Recent advances in machine learning and artificial intelligence (AI) — as well as technological improvements — have enabled a wide(r) range of businesses to integrate AI into their offering or integrate AI in their business processes.
As with any new technology, a number of established companies and start-ups tried the approach of “we’ll just stick AI in front of it". Some succeeded, either with a sustainable product or convincing a VC or other funding bodies to back their idea. One example of “just adding some smart technology” reached some fame on the internet recently: Juicero, a Silicon Valley-based start-up that received $120 million to develop and sell a press that would turn pre-packed fresh fruit and vegetables into juice. From a nutritional perspective, this approach is already dubious (eating the fruit and vegetables adds the benefit of fibre), but the approach does cater to a current lifestyle trend. Consumers, however, first need to shell out $400 for the device and lock themselves into a subscription model to receive new bags of ingredients. The press itself is then connected to the internet, but, as Bloomberg reported recently, the machine doesn’t do anything you couldn’t do with your own hands — and in about the same time. Convenience is certainly a factor, especially for cafes and restaurants, but the commercial product is significantly more expensive than the consumer one.
Just trying to be innovative by integrating some sort of “smart technology” doesn’t address a real need consumers or enterprises have. AI isn’t a magic silver bullet that solves - well, what? The key question is what to use AI for. A recent comic “here to help” at xkcd.com illustrates the point rather well. Using AI, machine learning or other algorithmic approaches can help solve a problem that cannot be overcome otherwise, but it requires a detailed understanding of the overall context and how the application will either address an existing need or enable novel ideas or strategies.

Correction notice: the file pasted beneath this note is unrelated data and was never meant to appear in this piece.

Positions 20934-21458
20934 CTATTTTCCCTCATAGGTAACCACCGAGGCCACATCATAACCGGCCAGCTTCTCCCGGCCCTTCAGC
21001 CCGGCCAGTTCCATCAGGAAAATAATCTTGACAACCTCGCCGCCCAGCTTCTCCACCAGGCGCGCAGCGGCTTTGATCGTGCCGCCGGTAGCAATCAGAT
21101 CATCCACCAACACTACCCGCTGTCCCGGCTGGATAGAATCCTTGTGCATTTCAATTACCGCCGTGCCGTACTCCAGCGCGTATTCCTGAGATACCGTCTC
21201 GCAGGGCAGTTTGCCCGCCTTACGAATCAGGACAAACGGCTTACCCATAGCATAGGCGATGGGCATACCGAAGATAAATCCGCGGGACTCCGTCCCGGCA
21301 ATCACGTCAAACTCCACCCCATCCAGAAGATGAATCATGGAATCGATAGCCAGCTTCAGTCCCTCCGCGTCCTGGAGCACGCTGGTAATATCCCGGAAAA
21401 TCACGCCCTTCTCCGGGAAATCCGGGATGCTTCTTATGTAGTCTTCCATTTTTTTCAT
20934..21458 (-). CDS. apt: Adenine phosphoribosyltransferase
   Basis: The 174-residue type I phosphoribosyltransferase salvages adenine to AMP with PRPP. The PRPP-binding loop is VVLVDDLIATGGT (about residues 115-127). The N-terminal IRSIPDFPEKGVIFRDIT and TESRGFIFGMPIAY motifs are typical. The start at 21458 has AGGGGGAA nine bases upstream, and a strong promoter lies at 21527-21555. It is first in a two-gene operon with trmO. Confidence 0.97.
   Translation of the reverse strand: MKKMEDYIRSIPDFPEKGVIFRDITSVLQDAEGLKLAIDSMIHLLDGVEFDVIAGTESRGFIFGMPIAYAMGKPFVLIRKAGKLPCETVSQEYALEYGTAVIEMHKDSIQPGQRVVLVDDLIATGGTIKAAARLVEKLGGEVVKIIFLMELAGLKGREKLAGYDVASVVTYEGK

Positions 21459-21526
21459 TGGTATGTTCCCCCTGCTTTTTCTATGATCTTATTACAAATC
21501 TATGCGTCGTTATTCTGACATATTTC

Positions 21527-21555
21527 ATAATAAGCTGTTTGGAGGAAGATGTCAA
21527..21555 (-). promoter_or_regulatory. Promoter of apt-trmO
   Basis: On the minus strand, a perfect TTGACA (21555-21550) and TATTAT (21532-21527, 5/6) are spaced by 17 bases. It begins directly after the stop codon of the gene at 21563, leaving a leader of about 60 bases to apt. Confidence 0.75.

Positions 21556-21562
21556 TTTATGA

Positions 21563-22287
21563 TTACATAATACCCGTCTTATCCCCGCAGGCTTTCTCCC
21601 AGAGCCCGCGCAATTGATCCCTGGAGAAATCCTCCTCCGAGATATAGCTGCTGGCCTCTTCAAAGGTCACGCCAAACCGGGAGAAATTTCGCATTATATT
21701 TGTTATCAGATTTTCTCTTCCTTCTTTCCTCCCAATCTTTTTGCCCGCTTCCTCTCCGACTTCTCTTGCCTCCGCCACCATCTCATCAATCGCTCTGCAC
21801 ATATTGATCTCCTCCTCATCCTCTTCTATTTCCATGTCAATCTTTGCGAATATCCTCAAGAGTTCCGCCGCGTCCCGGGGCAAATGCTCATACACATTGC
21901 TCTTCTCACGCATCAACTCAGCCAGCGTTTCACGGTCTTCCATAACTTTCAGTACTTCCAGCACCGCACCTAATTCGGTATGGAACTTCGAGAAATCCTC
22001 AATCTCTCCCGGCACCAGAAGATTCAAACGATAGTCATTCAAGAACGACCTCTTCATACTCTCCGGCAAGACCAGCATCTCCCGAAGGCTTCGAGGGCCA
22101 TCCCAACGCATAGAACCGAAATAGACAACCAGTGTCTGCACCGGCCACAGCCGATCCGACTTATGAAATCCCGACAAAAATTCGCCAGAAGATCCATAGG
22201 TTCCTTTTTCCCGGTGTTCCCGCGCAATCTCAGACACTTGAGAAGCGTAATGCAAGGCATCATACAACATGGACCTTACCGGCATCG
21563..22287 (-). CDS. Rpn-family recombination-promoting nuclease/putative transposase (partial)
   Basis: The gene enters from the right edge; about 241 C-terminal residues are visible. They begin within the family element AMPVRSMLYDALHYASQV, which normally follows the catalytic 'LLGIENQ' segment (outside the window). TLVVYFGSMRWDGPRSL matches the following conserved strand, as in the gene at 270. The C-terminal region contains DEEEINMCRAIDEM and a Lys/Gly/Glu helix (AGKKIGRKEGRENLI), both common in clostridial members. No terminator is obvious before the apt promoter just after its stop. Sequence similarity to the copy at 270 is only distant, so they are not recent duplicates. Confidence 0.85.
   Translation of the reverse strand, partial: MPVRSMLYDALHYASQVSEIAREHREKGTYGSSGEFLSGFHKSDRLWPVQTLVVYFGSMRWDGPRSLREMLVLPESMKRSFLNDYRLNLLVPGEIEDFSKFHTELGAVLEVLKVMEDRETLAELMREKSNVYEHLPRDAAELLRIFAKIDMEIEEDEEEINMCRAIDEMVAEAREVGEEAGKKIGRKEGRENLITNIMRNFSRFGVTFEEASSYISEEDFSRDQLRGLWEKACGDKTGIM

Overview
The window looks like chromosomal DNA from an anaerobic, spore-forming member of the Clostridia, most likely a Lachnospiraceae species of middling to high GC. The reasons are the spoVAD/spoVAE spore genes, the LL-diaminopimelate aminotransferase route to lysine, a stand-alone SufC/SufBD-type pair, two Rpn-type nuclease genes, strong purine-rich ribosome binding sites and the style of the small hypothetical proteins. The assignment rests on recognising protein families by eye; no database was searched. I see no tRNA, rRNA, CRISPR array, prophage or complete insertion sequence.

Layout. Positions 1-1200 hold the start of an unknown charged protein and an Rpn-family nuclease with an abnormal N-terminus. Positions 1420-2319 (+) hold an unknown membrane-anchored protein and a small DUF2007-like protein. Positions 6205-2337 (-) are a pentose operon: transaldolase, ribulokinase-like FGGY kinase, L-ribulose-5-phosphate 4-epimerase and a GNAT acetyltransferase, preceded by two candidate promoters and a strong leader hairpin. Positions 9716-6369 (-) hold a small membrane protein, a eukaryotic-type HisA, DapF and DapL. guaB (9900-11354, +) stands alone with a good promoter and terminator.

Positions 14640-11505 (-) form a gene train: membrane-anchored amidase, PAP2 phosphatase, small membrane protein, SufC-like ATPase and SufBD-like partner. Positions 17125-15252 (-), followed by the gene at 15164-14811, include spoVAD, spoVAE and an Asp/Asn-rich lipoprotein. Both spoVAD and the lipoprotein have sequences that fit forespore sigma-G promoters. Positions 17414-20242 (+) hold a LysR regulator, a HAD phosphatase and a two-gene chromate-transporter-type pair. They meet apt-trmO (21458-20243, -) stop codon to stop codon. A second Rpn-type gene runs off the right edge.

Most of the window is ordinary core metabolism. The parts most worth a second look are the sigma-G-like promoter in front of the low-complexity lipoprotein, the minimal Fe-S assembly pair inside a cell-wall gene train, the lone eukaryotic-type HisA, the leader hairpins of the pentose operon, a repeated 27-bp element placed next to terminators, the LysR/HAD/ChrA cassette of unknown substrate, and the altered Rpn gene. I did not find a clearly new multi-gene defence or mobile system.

Building an AI-based application needs to cover the following points:
- Validated use- and business case — Unless it’s part of a dedicated R&D effort, an interesting use case does not necessarily qualify for a go-ahead if there is no existing or future market or customers which would benefit from this application. This does not mean that one should be overly cautious exploring new opportunities but there should be a clear potential for the product or service. Reid Hoffman, the founder of LinkedIn, famously said “If you are not embarrassed by the first version of your product, you’ve launched too late.” However, the first product should not be an unusable mess without benefit but rather a “minimum viable product” that offers a clear advantage and can quickly be improved.
- What is the measurable or tangible impact of the application? How is “success” defined?
- Are sufficient data available and accessible that can be used to develop and train AI systems? Are the data of sufficient quality?
- Is there a good understanding of the specific use case, domain or vertical?
- Has something like this done before? If yes, how is this application different?
- What is the USP – the unique selling point no other application can deliver?
- AI and engineering expertise, operational excellence: AI based applications aren’t written and operated by single unicorns but are shaped by intense teamwork of excellent specialists complementing each other (see my previous blog)
- How do the end-users of the system interact with the application? How will their life or job change?
- For enterprise applications: How are decisions handled at the moment and how will this change once the AI based application is integrated in the daily business?
Admittedly, the above is a long list of points that need to be considered when building an AI powered application. But taking any shortcuts may fuel a short term hype and will not lay the groundwork for a lasting and measurable impact on business performance.